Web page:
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Bacon - Comrades in Arms

THE SATURDAY EVENING POST 7 d Than His Face Canto Close to Hers Again and Slat Saw Nothing this, it didn't require an artist to realize it, you see. Elizabeth had always been dressed by her mother, who had never been able to resist managing everything and everybody round her, and she had never observed that what had suited her in her youth didn't suit her daughter to-day. If she had seen this daughter on her bench in Gramercy Park it would have dawned on her that she should have been sent to fancy-dress balls as Priscilla, the Puritan maiden, and not as a Persian princess. The prim little white collar, like a clergyman's, the clean blue and white of the uniform—above all, the flat little English bonnet, which was nothing but a smooth bow spread over her smooth hair, framing her smooth forehead—all made her type jump out to you. The girl was charming. Her hair came down in a sharp widow's peak straight between her level brows; her eyes looked large and interesting. As an efficient New York beauty one wouldn't have considered her, of course, but as a nurse in a park she was strongly arresting. She showed every inch of her breeding, every ounce of her education, every minute of the repressions of civilization that had fixed her type and personality. I tell you, she looked like the nurses Mr. Gibson and Mr. Christy draw on magazine covers; and you know as well as I do that men cut these out and frame them. Anyone would have turned to look at her. It is very ironic that Mrs. Griswold could not know this, isn't it? At half past twelve they all went in to luncheon, and Elizabeth ate a chop and a baked potato and a large helping of string beans and two pieces of raisin bread, besides a dish of rice pudding with currant jelly and meringue on the top. While they took an hour's nap she lay on a comfortable sofa and read a silly story in a magazine. There seemed to be no books of any particular cultural value about, and the doctor had to have plenty of magazines for his patients, for it is well known that you cannot be a doctor without magazines. There was no tension in the house—nothing to live up to; that had all been transferred to headquarters. Elizabeth, though she did not know it, relaxed for very nearly the first time in her life. For culture, you understand, is quite as wearing as wage-earning If you go at it as seriously. By quarter of three they were in the jolly, fenced-in little park again, and other children were playing with them. Barbara was a mermaid this time, and Miss Gizzle, as they called her, a shipwrecked mariner. Later she played a harp on her bench, while Barbara wallowed in the surf at her feet, to the great amusement of the young policeman who tramped round the park. Dagmar called for them at five, and Elizabeth, her cheek moist from three sincere kisses, walked up Lexington Avenue to her studio, now a really useful room, changed her dress with all the thrill of a heroine in a melodrama, and hurried home. "That's a pretty frock, dear," said Mr. Griswold at dinner; "pink becomes you." "I've worn it every night this week, papa," she said, surprised. The Doctor examined the dress attentively, but he was not given to personalities. The first day of the next week a slight accident occurred: Dagmar lost her park key. As you probably know, only the favored inhabitants of the borders of this park may enter it, and they have, each family, a.key. Dagmar, much flustered, because she had heavy telephone duty that day, could offer no better suggestion than that someone should consult the policeman, who might know what to do; there was not a soul inside the iron fence, for it threatened rain, and they were very early. "Very well," said Elizabeth, and with her charges hanging to her skirts she went to meet the uniform that meant knowledge and protection. "Have you a key to the park, officer?" she asked as he hastened his step a little to join her. She did not notice the quick interest in his eyes; she was not in the habit of noticing policemen's eyes. Are you? She did not know, naturally, that her method of addressing this representative of the law was not at all the method of nursemaids in general. To her he was a servant of the city, paid to direct her to places she didn't know, to clear the streets for her to cross, to keep from her eyes and ears things objectionable. To him, as he looked down from his young tallness at the widow's peak on her smooth forehead and listened to her clear, low voice, each word so perfectly cut from the others, she was simply the loveliest thing he had ever seen or heard. "A key—into the park?" he repeated vaguely. "Yes, yes—surely you or somebody must have one. We belong here," she added hastily, "only our key is lost." "Oh, I've seen you here," he said; "that's all right. But—I don't know —" He blushed violently through his freckled face up to his curly, sandy hair. He was fearfully embarrassed. Elizabeth, of course, could not know, but this was the first time he had ever been asked for the key, and he simply couldn't remember, for the life of him, whether he ought to have one or not! He was clearly very much upset and she felt amused and sorry for him at the same time. Barbara pranced eagerly at her side. "Let's get in the first, Gizzle, the very first," she begged. "Look here," he said abruptly; "I might just as well tell you as let you find out—I'm not very strong on this key business. I'm new here, you see, and if they told me about it I must have forgotten. Excuse me—I'll look in my book." She waited, smiling, disarmed by this frankness, while he drew a little book out of his pocket and consulted it. "It gets me," he admitted at length; "I'll have to call up and find out. I'm sorry —" "Oh, it doesn't matter," she said; "some of the nurses will soon come along and they can let us in. It was our fault, really." "But I'm supposed to help you out," he insisted ruefully. "It doesn't look as if I was much good, does it?" He was quite young and so shy, evidently, that Elizabeth couldn't resist laughing. Barbara laughed with her, and in a moment he was laughing too; and they all laughed together. "You're good-natured, anyway," he said. For a moment she stiffened and stared slightly, then, . with a sudden recollection, began to laugh again. Why shouldn't a policeman be friendly with a nurse? This was part of the game. "Oh, well, why not be?" she answered; "it's a lovely morning !" "You're right, it is!" But he was looking at her and not at the morning; and she knew it. Her spirits mounted; this was the nearest to an adventure that she had ever been in all her life. What would he have thought if he knew? Dagmar was waving furiously; encumbered with Kenneth, she could neither leave him nor fly to the house. "The other nurse wants to tell you something, doesn't she?" he asked. "Shall I go and see?" " Oh, no, I'll go—just stay here with the children!" she cried, and flew across to the beckoning figure. Suppose Dagmar should call her Miss Griswold. That , would spoil it all. Dagmar had just remembered; the key was on the umbrella stand. Seizing the go-cart, Elizabeth piloted it half way across the street, but only half way, because the young officer ran to her aid. "Let me take it," he said, and pushed it carefully over. They stood by the gate, waiting. "They're nice kiddies, aren't they?" he muttered, still shy, but unwilling to yield to his shyness and go. "I like 'em that age." "Yes; they're very nice," she replied, amused. "I've noticed you before," he volunteered; "you seemed kind to them. Some of the nurses—well, you can't help wondering if the mothers know, that's all." " I know," she agreed gravely. " Why don't they take care of them themselves, anyway?" he blurted out, still staring at her. Of course he couldn't have known that she knew he was staring, she reasoned, so she looked the other way (Continued on Pate 78)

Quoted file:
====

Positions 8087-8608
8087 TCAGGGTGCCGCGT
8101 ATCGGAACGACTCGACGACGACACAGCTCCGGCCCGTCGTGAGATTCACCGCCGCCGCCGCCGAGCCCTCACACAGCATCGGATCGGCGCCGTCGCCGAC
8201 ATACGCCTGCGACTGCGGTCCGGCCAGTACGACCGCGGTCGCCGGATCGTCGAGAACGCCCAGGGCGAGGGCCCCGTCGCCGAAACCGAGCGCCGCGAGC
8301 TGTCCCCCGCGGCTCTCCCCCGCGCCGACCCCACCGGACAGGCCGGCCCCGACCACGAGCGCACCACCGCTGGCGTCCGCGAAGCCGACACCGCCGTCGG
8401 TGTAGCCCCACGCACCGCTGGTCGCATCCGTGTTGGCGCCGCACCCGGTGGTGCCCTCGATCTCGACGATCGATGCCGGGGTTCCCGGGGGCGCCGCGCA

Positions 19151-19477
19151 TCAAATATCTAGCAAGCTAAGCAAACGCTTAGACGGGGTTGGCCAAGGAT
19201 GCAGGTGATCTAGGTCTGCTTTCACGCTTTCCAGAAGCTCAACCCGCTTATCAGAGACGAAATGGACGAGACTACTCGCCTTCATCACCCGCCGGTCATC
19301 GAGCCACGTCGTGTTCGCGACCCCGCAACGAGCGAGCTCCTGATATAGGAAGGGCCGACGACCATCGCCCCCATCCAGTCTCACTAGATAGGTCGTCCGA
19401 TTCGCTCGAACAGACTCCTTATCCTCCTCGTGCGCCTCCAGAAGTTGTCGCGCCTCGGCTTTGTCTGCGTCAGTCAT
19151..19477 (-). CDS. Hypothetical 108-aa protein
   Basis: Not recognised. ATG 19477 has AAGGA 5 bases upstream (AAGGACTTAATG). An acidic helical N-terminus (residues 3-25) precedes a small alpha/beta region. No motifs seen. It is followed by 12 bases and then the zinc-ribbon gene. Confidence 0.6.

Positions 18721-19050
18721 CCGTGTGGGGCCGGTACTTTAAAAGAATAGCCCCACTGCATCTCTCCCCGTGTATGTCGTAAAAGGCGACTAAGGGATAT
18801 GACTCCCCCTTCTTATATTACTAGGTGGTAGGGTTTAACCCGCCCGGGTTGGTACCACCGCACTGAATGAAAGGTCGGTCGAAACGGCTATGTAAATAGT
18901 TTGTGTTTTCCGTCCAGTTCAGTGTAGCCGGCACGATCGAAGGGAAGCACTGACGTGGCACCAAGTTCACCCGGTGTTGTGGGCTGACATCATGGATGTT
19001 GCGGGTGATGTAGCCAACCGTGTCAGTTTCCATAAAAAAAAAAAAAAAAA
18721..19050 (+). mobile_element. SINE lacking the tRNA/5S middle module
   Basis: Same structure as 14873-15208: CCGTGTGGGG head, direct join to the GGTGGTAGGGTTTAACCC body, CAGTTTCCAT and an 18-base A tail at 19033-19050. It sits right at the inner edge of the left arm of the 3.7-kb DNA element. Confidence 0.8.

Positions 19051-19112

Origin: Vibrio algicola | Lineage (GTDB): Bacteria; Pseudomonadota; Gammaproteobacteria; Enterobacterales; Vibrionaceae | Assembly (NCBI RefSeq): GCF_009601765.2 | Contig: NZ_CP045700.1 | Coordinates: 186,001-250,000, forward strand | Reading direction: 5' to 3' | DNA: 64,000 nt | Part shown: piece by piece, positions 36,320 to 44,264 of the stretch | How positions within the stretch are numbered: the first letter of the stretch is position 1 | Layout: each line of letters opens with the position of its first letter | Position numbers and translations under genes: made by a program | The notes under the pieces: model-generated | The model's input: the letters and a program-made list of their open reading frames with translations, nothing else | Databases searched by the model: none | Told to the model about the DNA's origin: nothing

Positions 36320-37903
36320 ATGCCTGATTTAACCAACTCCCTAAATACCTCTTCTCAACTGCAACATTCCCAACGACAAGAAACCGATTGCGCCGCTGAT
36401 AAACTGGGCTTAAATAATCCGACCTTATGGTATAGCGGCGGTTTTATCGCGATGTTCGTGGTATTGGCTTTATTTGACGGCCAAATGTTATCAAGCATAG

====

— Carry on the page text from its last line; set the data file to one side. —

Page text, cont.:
Bacon - Comrades in Arms